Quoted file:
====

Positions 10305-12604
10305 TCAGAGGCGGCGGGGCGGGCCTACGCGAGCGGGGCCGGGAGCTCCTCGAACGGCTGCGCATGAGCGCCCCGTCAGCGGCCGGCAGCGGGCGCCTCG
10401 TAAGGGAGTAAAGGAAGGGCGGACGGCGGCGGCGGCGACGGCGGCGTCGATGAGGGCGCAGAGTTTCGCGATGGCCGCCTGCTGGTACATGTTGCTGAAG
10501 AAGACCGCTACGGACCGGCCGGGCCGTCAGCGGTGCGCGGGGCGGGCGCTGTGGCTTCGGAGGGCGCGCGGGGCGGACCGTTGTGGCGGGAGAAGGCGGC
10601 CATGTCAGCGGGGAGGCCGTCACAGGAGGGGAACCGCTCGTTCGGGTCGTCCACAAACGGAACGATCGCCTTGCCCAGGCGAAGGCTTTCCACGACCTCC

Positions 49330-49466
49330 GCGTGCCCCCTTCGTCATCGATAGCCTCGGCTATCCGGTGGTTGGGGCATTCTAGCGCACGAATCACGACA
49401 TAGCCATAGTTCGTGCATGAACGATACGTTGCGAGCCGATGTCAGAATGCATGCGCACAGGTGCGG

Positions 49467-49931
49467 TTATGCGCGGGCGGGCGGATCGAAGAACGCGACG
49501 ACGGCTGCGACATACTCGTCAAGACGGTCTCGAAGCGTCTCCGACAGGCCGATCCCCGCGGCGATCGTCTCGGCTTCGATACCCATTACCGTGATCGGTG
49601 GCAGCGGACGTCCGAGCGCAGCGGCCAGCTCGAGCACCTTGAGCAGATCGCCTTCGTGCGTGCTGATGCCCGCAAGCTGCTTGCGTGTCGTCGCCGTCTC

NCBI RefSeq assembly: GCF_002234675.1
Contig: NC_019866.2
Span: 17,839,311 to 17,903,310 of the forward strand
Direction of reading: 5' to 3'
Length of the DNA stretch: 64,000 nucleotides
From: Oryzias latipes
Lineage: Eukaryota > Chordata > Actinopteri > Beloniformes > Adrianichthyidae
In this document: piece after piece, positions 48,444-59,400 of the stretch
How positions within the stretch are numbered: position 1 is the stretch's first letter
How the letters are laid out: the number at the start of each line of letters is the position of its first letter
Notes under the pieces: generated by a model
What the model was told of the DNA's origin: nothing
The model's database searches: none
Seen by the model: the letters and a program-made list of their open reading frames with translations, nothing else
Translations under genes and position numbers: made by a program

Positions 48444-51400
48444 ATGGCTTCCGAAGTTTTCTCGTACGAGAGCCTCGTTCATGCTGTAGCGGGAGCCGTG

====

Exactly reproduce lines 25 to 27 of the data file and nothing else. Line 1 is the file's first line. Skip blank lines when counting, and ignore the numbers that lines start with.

The model's database searches: none
Seen by the model: the letters and a program-made list of their open reading frames with translations, nothing else
Translations under genes and position numbers: made by a program